Care & Feeding of the Watershed

What is a watershed anyway?
No matter where you live, work, or play, you are in a watershed. A watershed is a geographic area in which all the water running off the land drains to a specific location -- in our case, Long Meadow Lake.

Monitoring Program:
A water quality monitoring program will track changes in the lake over time. This will help to identify new issues that should be addressed, and track the results of management techniques. Information that we gather may include thermal stratification, dissolved oxygen, phosphorus and nitrogen concentrations, water transparency and alkalinity.

Winter Drawdown:
During the winter months, the water level may be lowered up to four feet, exposing 25% of the lake bottom.This will allow those areas to freeze, killing rooted aquatic plants.

The water level should go down slowly to allow for the migration of certain aquatic species such as muscles, crayfish, turtles and amphibians to migrate to deeper water. The drawdown should be followed by chemical treatment.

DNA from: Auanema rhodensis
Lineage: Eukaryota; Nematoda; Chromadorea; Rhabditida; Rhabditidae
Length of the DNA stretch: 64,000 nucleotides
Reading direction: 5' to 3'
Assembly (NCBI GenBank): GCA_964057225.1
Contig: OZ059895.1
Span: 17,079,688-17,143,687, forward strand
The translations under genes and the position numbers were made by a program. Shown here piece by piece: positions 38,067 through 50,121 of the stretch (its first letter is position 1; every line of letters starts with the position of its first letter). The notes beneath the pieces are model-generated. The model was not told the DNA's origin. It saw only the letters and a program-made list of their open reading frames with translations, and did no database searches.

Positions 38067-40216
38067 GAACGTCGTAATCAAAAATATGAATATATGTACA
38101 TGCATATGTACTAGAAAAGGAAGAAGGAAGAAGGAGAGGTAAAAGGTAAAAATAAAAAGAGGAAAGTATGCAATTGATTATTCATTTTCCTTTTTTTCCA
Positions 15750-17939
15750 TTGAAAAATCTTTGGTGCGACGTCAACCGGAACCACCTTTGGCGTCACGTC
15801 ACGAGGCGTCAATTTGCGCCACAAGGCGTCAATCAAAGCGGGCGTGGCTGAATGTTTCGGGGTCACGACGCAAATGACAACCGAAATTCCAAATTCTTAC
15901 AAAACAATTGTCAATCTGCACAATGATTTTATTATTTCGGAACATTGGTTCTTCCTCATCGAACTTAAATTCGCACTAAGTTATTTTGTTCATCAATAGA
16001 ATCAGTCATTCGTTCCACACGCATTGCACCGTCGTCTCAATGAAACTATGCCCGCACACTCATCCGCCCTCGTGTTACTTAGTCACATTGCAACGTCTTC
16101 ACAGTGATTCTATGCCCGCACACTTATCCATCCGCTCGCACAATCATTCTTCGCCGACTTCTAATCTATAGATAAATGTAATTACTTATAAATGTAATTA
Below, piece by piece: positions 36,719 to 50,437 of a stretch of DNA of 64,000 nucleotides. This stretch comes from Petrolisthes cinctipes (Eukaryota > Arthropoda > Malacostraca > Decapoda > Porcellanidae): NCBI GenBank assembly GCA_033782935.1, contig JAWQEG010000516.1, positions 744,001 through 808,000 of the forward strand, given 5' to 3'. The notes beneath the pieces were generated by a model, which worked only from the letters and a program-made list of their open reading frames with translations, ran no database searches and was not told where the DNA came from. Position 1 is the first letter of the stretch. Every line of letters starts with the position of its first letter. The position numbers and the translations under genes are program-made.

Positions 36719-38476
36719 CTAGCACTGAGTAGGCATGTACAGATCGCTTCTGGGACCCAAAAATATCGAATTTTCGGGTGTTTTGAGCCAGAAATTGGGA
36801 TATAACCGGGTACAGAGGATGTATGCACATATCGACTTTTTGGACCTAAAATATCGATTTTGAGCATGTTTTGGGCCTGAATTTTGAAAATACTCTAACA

The sediment in Long Meadow is loose and uncompacted and is about 87% water and 13% solids. The soft sediment is a result of storm water runoff and the decomposition of organic materials, primarily aquatic plants. A successful drawdown will also result in sediment compaction and will allow for sediment removal. Maintenance to structures such as docks and wall will become facilitated as a result of the drawdown. 

The success of the drawdown is partially dependent on the weather.  A warm, wet winter will result in fewer positive impacts. We believe that the installation of a pipe/valve system in the existing dam would provide a safe, controlled method of drawdown permanently. Currently it is an above ground system.

The Long Meadow Lake Management Committee has received tremendous support from the community, the Bethlehem municipality, and from many other similarly focused organizations including the Pomperaug River Watershed Coalition and the Northwest Conservation District.

The LMLMC is a member of the North American Lake Management Society (NALMS).